What the rest of the world considers recreation, Vanderbilt University’s Blythe Corbett, Ph.D., sees as a laboratory and a new place to test therapy for children with autism.
A theater and a leafy playground are unlikely venues for research or therapy, yet those are laboratories for Blythe Corbett, Ph.D., an assistant professor of psychiatry at Vanderbilt University.
“Those places can inspire psychologists and psychiatrists to think beyond our traditional therapies and utilize novel treatments and experiences that are out there but that we are not thinking about,” said Corbett in a recent interview in her campus office.
The large, tree-shaded playground nearby contains a maze of elevated purple-painted steel walkways. Corbett sends 8- to-12-year-old children out to play in groups of three. One child has been diagnosed with autism. The second, matched for age and gender, is a typically developing young person (“peer” in Corbett’s terms) who acts as a control subject. The third is a “confederate,” a sort of junior research assistant, recruited by Corbett for his or her “natural social abilities,” she said. All the children carry small radio units with microphones in belt pouches so researchers can listen to and record their conversations. The confederates also wear earphones to listen for instructions from the researchers.
Sometimes the kids just play, but at key moments, Corbett or one of her graduate students radios the confederates to engage the others in play or to have them break off and play again on their own.
The interactions are recorded by four video cameras, and the research team codes the children’s behavior for later analysis.
“During free play, the children with autism act much like the typically developing kids,” said Corbett. “But when a confederate solicits play, they are less cooperative, show less verbal initiation, and are more likely to say ‘no thanks’ when invited to play.”
Corbett’s team has used the system for several years, initially to observe behavior for its own sake. Now they also use play as a means to measure changes first seen in treatment in a real-world setting.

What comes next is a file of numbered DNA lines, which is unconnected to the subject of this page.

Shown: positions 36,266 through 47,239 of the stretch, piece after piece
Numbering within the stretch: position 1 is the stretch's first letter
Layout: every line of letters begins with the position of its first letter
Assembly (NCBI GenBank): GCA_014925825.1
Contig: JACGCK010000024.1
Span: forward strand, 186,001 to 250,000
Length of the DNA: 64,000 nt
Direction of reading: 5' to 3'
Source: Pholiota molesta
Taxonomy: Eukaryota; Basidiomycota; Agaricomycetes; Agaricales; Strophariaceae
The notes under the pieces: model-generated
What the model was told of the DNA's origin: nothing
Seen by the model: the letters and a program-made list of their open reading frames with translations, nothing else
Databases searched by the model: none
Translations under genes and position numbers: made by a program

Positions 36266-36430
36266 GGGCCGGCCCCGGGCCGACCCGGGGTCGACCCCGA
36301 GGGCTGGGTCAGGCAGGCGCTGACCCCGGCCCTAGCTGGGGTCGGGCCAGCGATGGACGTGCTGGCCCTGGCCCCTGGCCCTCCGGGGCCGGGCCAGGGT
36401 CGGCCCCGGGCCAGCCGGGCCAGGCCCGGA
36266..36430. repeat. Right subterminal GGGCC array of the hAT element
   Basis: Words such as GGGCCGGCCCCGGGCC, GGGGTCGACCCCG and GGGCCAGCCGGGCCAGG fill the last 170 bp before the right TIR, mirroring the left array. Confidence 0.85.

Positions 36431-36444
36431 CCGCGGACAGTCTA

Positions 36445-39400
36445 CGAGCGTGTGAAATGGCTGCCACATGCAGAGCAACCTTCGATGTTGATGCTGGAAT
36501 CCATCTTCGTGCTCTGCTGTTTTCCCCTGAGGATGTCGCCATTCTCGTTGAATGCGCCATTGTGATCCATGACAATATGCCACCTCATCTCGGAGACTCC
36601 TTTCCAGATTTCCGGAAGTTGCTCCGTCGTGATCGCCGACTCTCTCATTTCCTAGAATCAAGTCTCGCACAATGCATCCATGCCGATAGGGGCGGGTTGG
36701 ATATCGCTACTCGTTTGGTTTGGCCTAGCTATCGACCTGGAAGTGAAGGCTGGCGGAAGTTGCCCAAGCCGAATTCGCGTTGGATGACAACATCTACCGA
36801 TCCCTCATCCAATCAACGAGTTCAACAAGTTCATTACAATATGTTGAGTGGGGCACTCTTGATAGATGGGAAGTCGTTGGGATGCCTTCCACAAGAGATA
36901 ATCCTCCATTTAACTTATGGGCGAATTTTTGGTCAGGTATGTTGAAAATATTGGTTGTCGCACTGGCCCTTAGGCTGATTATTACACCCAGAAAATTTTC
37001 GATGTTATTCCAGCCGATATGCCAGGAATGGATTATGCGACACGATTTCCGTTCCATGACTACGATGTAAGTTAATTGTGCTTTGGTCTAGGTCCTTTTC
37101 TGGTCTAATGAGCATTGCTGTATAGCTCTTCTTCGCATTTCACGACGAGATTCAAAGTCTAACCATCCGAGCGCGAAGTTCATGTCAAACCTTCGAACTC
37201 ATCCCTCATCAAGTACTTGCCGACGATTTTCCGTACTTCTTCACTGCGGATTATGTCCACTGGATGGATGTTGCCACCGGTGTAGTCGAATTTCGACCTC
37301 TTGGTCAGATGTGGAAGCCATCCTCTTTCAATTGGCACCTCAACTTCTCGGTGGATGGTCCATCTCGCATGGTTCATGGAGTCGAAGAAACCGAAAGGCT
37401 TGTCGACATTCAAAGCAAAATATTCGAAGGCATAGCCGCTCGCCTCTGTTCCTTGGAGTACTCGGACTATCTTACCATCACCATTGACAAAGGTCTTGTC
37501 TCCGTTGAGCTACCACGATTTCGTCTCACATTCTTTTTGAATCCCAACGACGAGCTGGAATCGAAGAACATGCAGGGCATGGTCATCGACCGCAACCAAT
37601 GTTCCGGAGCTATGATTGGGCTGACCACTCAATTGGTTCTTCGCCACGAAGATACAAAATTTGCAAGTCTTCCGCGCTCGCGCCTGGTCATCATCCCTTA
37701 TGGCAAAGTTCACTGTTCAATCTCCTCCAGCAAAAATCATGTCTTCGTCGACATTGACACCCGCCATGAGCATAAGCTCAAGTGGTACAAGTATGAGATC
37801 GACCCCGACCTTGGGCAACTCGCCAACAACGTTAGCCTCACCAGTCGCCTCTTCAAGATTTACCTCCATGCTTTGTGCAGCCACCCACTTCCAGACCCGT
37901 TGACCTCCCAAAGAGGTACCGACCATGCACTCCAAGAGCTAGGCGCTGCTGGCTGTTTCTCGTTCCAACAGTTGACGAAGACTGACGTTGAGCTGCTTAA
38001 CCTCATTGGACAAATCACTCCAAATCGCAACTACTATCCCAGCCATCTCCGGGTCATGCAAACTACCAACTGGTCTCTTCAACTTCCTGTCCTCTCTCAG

For instance, following a two-week intervention, children with autism demonstrate a level of play similar to their pretreatment levels, she said. She has found that to improve their play, those children often need someone familiar—a child with whom they’ve played before—to serve as a “bridge” to a new play situation.
“They need a little bit of scaffolding to transfer a newly learned social skill to another environment,” she said.
With adolescents, Corbett uses the electronic game Wii rather than the playground as a play setting. She also runs the adolescents through a social-stress test—giving a speech before an audience of impassive adult authority figures in white lab coats.
“The teens with autism do not find it stressful, as measured by a rise in cortisol, but the typically developing ones do, which is appropriate,” she said. “Perhaps the adults are not perceived as stressors by those with autism.”
A second avenue of research leads Corbett back to an earlier career as a professional actor and writer.
She created the SENSE Theatre, a two-week, half-day summer camp, when she was at the University of California, Davis. (SENSE stands for Social Emotional NeuroScience Endocrinology.) Children and adolescents with autism learn acting techniques such as role-playing, improvisation, and performance from trained, typically developing youth actors. The youth actors and camp counselors also blend in classical behavioral strategies such as positive reinforcement or extinction to improve the social skills of the children with autism.
Corbett writes the scripts herself. She can modify a character or expand or shorten a child’s role, depending on the young actor’s capabilities.
“We usually think of theater as a recreational activity, but actors learn to master social communication and think flexibly, the very skills that people with autism need to learn,” she said.
Pre- and post-tests of young people in the theater program show an improvement in identification of and memory for faces, ordinarily a problem for children with autism, she noted. There is also an initial rise in stress levels (as measured by cortisol) followed by a reduction as they habituate and adapt to the new environment.
Corbett sees wider lessons in her work for studying and treating children with autism or other disorders.
“When you have a condition in which interaction with peers is impaired, then there is a need for peers to be a part of the treatment,” she said. “Children with autism learn from those who matter to them, but also can learn to generalize from those experiences.” ■